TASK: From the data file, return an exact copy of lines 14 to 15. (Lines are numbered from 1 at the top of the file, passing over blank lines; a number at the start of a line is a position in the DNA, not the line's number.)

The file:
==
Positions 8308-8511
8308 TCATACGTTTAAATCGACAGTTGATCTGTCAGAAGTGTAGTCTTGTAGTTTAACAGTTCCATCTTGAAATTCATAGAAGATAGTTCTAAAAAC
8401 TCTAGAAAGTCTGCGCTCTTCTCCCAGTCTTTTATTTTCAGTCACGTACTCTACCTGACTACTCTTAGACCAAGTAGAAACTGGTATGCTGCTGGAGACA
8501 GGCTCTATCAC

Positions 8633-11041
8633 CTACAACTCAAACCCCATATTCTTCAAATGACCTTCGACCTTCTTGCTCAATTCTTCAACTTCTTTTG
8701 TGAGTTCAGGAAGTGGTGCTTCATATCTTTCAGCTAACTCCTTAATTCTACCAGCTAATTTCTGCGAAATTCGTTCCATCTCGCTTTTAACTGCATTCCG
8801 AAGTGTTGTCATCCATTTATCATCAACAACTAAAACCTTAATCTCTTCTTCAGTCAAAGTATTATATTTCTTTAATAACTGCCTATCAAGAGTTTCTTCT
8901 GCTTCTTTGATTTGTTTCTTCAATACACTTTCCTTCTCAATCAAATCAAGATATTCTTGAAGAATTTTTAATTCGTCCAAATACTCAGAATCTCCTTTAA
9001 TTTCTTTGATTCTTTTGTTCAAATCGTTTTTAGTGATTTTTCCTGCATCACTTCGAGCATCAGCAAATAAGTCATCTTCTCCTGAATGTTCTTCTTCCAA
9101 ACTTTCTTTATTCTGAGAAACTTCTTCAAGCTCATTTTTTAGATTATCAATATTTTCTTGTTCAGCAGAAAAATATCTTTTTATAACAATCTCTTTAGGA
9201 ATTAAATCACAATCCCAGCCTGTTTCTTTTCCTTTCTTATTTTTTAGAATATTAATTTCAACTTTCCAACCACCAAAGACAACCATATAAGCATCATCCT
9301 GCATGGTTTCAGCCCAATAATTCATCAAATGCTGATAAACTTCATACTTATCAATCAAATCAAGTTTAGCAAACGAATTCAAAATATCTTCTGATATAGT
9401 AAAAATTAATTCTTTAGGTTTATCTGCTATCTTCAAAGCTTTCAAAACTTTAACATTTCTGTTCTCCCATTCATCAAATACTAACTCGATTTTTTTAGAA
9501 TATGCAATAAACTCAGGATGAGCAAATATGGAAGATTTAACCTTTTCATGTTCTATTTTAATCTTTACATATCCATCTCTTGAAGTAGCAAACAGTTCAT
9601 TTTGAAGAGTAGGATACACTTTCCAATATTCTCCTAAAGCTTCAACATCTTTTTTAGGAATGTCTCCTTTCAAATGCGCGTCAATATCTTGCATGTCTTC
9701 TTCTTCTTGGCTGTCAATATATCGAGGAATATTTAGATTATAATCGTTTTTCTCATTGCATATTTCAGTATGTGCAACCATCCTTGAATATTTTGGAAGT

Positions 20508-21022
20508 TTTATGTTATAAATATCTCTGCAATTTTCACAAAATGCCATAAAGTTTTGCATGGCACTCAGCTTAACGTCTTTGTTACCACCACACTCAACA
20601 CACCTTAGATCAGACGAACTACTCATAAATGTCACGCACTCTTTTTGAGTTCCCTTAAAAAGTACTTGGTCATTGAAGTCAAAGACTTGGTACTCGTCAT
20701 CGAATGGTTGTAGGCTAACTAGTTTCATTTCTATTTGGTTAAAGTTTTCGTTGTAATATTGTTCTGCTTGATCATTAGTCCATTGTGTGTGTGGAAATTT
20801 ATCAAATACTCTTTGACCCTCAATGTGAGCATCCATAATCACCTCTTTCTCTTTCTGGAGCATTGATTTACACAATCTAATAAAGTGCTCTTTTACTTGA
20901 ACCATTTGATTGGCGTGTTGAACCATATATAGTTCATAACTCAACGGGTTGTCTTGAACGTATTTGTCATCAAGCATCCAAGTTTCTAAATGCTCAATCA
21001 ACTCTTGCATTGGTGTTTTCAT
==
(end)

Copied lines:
9401 AAAAATTAATTCTTTAGGTTTATCTGCTATCTTCAAAGCTTTCAAAACTTTAACATTTCTGTTCTCCCATTCATCAAATACTAACTCGATTTTTTTAGAA
9501 TATGCAATAAACTCAGGATGAGCAAATATGGAAGATTTAACCTTTTCATGTTCTATTTTAATCTTTACATATCCATCTCTTGAAGTAGCAAACAGTTCAT